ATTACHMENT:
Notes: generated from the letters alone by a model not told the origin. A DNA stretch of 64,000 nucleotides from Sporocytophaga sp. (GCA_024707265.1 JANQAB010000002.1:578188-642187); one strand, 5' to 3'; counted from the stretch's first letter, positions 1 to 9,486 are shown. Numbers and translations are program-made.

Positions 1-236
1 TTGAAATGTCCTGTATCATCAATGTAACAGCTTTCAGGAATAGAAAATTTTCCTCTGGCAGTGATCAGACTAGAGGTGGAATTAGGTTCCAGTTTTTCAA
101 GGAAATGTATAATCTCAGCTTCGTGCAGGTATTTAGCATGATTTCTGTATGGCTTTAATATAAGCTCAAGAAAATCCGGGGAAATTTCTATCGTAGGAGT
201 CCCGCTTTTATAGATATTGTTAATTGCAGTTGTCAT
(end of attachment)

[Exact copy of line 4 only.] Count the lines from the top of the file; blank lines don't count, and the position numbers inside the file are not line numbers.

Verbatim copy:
101 GGAAATGTATAATCTCAGCTTCGTGCAGGTATTTAGCATGATTTCTGTATGGCTTTAATATAAGCTCAAGAAAATCCGGGGAAATTTCTATCGTAGGAGT